Buoyed by recent successes in the area of distributed constraint optimization problems (DCOPs), this paper addresses challenges faced when applying DCOPs to real-world domains. Three fundamental challenges must be addressed for a class of real-world domains, requiring novel DCOP algorithms. First, agents may not know the payoff matrix and must explore the environment to determine rewards associated with variable settings. Second, agents may need to maximize total accumulated reward rather than instantaneous final reward. Third, limited time horizons disallow exhaustive exploration of the environment. We propose and implement a set of novel algorithms that combine decision-theoretic exploration approaches with DCOP-mandated coordination. In addition to simulation results, we implement these algorithms on robots, deploying DCOPs on a distributed mobile sensor network.

@inproceedings(ATSN09-Jain,
author={Manish Jain and Matthew E. Taylor and Makoto Yokoo and Milind Tambe},
title={{{DCOP}s Meet the Real World: Exploring Unknown Reward Matrices with Applications to Mobile Sensor Networks}},
booktitle={{Proceedings of the Third International Workshop on Agent Technology for Sensor Networks ({AAMAS})}},
month={May},
year= {2009},
wwwnote={<a href="http://www.atsn09.org">ATSN-2009</a><br>Superseded by the IJCAI-09 conference paper <a href="http://cs.lafayette.edu/~taylorm/Publications/b2hd-IJCAI09-Jain.html">DCOPs Meet the Real World: Exploring Unknown Reward Matrices with Applications to Mobile Sensor Networks</a>.},
abstract={Buoyed by recent successes in the area of distributed constraint optimization problems (DCOPs), this paper addresses challenges faced when applying DCOPs to real-world domains. Three fundamental challenges must be addressed for a class of real-world domains, requiring novel DCOP algorithms. First, agents may not know the payoff matrix and must explore the environment to determine rewards associated with variable settings. Second, agents may need to maximize total accumulated reward rather than instantaneous final reward. Third, limited time horizons disallow exhaustive exploration of the environment. We propose and implement a set of novel algorithms that combine decision-theoretic exploration approaches with DCOP-mandated coordination. In addition to simulation results, we implement these algorithms on robots, deploying DCOPs on a distributed mobile sensor network.},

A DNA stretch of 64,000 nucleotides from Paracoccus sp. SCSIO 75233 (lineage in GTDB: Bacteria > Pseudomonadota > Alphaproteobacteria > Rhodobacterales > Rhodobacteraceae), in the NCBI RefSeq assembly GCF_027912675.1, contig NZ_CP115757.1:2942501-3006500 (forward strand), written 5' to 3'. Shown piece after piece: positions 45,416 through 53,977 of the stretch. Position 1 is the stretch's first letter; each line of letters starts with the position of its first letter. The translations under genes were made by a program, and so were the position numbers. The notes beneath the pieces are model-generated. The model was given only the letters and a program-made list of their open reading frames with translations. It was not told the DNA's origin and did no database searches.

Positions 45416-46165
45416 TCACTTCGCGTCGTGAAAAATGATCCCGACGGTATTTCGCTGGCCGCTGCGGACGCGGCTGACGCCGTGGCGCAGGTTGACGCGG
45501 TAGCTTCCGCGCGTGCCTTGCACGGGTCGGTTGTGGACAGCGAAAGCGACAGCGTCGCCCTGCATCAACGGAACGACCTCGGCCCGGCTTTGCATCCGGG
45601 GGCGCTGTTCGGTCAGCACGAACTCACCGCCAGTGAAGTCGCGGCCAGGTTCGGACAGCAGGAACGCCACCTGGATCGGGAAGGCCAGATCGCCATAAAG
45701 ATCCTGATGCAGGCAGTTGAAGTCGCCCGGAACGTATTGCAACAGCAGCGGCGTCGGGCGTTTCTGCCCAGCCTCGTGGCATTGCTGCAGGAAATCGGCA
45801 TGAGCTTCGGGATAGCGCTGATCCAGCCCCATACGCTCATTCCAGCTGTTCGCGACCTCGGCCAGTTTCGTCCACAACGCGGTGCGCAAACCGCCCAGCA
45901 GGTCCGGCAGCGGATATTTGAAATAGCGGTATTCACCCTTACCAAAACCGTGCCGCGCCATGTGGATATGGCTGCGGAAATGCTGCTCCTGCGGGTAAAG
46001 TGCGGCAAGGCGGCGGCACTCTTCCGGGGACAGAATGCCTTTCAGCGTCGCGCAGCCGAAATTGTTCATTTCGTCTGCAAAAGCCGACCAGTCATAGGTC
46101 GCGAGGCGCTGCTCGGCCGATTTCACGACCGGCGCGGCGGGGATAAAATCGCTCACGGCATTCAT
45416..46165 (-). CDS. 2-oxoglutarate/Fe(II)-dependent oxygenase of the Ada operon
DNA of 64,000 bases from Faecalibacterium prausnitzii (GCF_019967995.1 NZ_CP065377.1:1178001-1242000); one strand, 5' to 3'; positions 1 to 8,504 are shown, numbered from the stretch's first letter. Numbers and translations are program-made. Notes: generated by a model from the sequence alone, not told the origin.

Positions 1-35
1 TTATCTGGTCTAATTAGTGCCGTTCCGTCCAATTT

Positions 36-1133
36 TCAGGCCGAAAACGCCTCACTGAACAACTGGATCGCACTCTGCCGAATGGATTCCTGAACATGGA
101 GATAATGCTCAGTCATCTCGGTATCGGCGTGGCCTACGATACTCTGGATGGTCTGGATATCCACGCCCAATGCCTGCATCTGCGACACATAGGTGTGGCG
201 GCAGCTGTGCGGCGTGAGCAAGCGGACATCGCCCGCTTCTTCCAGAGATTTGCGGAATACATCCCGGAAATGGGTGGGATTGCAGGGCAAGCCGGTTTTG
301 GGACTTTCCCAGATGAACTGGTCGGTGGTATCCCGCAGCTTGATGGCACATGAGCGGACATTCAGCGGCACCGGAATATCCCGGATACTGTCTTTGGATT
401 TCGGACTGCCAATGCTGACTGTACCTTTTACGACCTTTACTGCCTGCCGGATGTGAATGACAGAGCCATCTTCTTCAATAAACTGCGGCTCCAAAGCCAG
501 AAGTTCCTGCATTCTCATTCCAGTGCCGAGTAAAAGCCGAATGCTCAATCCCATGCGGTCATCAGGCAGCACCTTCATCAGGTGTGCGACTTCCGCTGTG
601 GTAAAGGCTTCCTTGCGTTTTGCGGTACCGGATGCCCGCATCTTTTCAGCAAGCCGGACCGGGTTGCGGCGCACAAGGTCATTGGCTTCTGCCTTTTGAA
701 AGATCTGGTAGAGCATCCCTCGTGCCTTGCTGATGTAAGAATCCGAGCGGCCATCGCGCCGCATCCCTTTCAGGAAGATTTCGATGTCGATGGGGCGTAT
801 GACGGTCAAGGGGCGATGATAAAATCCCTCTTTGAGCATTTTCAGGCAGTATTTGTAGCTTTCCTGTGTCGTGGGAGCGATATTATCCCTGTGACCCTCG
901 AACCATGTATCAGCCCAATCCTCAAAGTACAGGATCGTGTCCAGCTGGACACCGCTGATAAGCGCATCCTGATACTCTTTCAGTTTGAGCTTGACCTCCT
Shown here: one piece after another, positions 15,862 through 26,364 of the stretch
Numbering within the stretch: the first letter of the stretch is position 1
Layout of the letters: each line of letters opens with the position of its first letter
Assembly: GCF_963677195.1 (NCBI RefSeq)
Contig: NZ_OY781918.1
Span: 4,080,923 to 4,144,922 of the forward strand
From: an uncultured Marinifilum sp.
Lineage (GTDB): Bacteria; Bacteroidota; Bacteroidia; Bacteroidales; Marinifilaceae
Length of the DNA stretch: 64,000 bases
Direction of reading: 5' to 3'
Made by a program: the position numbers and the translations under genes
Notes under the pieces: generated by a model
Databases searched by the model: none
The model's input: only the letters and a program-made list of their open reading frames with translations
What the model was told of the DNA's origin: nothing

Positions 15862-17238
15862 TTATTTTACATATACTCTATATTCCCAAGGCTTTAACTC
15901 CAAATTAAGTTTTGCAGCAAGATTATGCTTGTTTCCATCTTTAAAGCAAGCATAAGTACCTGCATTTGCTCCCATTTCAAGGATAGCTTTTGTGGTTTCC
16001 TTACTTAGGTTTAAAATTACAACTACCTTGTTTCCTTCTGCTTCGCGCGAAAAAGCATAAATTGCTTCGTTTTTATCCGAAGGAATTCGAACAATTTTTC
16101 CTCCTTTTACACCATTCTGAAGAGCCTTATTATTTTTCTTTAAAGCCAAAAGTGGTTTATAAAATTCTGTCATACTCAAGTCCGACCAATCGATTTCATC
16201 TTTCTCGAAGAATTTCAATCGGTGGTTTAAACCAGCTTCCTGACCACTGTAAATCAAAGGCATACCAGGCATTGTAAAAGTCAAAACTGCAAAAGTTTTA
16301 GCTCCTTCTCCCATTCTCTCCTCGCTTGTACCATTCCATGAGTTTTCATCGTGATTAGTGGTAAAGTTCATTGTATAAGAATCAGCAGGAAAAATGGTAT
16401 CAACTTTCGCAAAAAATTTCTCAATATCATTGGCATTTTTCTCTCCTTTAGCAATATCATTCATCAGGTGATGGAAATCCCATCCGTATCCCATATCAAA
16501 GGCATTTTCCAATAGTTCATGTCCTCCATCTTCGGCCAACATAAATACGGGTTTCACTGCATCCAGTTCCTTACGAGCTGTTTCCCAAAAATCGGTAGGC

bib2html_pubtype={Refereed Workshop or Symposium},
bib2html_rescat={DCOP, Robotics},
bib2html_funding={DARPA}
)

• Jun-young Kwak, Pradeep Varakantham, Matthew E. Taylor, Janusz Marecki, Paul Scerri, and Milind Tambe. Exploiting Coordination Locales in Distributed POMDPs via Social Model Shaping. In Proceedings of the Fourth Workshop on Multi-agent Sequential Decision-Making in Uncertain Domains (AAMAS), May 2009.

While distributed POMDPs provide an expressive framework for modeling multiagent collaboration problems, NEXP-Complete complexity hinders their scalability and application in real-world domains. This paper introduces a subclass of distributed POMDPs, and TREMOR, a novel algorithm to solve such distributed POMDPs. Two major novelties in TREMOR are (i) use of social model shaping to coordinate agents, (ii) harnessing efficient single agent-POMDP solvers. Experimental results demonstrate that TREMOR may provide solutions orders of magnitude faster than existing algorithms while achieving comparable, or even superior, solution quality.

@inproceedings(MSDM09-Kwak,
author={Jun-young Kwak and Pradeep Varakantham and Matthew E. Taylor and Janusz Marecki and Paul Scerri and Milind Tambe},
title={{Exploiting Coordination Locales in Distributed {POMDP}s via Social Model Shaping}},
booktitle={{Proceedings of the Fourth Workshop on Multi-agent Sequential Decision-Making in Uncertain Domains ({AAMAS})}},
month={May},
year= {2009},
wwwnote={<a href="http://www.eecs.harvard.edu/~seuken/msdm2009/">MSDM-2009</a><br> Superseded by the ICAPS-09 conference paper <a href="http://cs.lafayette.edu/~taylorm/Publications/b2hd-ICAPS09-Varakantham.html">Exploiting Coordination Locales in Distributed {POMDP}s via Social Model Shaping</a>.},